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The train station is huge and vacant. We turn on our phone for internet and book a hotel room nearby. In our experience it does not pay to go haggle at a hotel anymore, the best rates are typically found online. Patrick navigates us to a bike path and then to Hotel Europa. We are just east of the city that will make for an easier exit tomorrow.  There is a big shopping mall behind the hotel and we walk there to find some lunch and again later for dinner. We are ashamed to admit we have KFC for lunch and McDonalds Fish Sandwich for dinner…. Sacrileges, we know, but just like in Morocco we are tiring of Italian food.

Making it out of the train station and navigating to the Hotel Europa
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Back at the hotel, we need to figure out our route to Bari. The first thought is to get to the coast in one and half days and take the train to Taranto. That is until our research shows there are no trains that take bikes on this stretch. The reason to avoid this stretch along the coast with the new interstate there are sections that don’t allow bikes. “I’ve seen the signs with the fines if cycling on the interstate,” Patrick says. This forces the cyclist to go inland to a bridge, which typically means a climb up and around at several major rivers. Added to that is several reports from other cyclists that the coast really isn’t that great to cycle. So the next thought is why stay on the coast and why go to Taranto, why not stay inland?

As Patrick is working on an inland route we hear from Scott about a route they had done in 2019. Interesting some of this route is what Patrick is working on. Rachel had searched Cycleblaze for the town Bernalda and nothing had shown up. She must have spelled the town name incorrectly because when Scott sent a link there it is in their journal Bernalda - In the Kingdom of the Two Sicilies - CycleBlaze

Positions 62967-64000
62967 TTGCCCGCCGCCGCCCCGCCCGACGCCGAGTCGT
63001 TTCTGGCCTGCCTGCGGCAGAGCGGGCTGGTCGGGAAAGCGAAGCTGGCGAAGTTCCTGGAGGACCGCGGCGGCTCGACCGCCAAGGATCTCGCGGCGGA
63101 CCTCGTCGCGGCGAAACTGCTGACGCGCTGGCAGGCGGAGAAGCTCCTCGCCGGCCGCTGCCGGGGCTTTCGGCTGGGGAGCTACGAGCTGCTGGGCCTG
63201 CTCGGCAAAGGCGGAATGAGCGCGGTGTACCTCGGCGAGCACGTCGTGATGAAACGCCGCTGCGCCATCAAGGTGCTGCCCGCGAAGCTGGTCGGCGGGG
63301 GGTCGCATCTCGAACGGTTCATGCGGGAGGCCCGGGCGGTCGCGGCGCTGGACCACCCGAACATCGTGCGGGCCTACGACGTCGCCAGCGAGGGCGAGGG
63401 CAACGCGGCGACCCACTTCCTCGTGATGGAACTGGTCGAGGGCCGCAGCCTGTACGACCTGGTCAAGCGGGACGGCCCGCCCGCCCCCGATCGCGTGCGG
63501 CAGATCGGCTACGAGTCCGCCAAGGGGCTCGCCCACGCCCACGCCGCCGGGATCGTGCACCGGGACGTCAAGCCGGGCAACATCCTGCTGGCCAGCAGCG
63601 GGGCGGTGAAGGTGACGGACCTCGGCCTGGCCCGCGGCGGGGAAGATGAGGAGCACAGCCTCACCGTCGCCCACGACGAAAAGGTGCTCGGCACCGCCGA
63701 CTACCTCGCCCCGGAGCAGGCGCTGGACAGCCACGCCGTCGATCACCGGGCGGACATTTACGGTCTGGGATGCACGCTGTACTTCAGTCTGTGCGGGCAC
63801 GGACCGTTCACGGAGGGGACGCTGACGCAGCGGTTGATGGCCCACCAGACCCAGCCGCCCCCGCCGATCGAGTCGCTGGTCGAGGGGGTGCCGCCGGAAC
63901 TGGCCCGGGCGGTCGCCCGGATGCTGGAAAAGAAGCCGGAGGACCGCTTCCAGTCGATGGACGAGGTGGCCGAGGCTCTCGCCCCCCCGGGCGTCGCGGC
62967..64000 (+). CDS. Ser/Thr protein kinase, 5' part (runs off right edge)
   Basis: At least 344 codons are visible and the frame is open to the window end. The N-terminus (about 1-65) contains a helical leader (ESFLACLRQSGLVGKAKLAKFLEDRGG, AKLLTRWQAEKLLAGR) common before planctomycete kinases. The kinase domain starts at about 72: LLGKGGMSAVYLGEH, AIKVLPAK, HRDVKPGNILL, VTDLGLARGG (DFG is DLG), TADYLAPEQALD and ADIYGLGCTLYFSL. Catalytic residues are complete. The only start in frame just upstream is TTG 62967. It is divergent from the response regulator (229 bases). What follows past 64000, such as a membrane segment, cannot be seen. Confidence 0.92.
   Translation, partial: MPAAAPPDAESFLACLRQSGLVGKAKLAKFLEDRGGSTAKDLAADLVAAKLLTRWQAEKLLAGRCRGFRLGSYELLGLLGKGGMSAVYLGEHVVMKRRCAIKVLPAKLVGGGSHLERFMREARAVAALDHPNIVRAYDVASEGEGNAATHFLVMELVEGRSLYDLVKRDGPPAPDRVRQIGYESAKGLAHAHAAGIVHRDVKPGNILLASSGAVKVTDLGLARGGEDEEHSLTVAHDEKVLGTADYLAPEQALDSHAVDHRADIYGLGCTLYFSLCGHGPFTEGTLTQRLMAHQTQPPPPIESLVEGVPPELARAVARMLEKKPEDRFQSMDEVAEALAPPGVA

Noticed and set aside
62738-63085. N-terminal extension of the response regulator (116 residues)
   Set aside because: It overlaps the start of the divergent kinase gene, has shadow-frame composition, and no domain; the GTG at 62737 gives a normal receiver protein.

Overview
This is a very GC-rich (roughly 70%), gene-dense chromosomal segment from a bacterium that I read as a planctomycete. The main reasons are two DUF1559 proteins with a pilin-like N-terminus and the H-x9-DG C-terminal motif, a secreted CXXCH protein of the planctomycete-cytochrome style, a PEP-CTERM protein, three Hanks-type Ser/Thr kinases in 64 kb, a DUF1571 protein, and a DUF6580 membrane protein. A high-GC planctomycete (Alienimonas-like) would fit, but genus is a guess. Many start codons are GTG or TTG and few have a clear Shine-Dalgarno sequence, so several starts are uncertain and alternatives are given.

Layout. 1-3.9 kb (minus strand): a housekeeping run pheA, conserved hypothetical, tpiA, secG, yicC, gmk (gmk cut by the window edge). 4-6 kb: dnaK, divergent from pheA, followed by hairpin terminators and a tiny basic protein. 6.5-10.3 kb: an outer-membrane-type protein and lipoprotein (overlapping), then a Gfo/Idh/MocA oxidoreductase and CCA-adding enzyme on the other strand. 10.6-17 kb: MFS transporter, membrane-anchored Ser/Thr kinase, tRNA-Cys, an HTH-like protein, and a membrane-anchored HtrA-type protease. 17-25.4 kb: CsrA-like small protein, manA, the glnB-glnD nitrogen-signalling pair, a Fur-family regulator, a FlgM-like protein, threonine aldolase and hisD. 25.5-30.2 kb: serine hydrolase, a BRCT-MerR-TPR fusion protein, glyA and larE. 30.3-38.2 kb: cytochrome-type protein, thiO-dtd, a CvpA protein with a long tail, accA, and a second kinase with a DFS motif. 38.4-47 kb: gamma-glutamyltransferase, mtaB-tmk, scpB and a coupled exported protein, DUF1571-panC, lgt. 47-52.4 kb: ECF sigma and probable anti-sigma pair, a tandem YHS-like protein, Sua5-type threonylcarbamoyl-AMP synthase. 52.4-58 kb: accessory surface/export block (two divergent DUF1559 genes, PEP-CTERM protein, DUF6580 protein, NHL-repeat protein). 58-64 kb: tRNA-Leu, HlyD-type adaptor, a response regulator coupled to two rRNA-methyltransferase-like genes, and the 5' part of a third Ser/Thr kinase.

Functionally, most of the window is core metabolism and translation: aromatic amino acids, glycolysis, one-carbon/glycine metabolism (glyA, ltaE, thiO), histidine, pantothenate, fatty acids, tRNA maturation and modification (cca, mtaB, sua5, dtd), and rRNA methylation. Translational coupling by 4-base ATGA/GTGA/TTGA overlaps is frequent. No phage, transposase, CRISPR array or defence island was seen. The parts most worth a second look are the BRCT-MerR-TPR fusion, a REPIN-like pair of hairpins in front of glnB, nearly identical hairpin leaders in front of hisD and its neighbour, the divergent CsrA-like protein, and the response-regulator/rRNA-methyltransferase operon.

Shout out to Scott for all his help researching our trains and routes the last couple of days. Even though they are in the middle of their own tour not that far away from us they have been a very good information resource.

Today's ride: 5 km (3 miles)
Total: 2,038 km (1,266 miles)

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Jacquie GaudetWe are into our second month in Sicily and not tiring at all of the food. We avoid salads, though, as they have been sad every time. We find sharing two or three (or four!) courses works well because we get more variety that way.
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1 year ago
Rachel and Patrick HugensTo Jacquie GaudetPerhaps we this is not the best way to express being tired of the food. It's more the lack of variety that we are used to: Chinese, Indian curries, Vietnamese, Thai, Mexican.....
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1 year ago
Jacquie GaudetI can hear all the Chinese and Indian people saying they have many different cuisines and they shouldn’t be lumped together. Italians would say the same.

Even though we have many cuisines available to us at home in the Vancouver area, we rarely eat out. So perhaps we aren’t as used to variety as we might be.
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1 year ago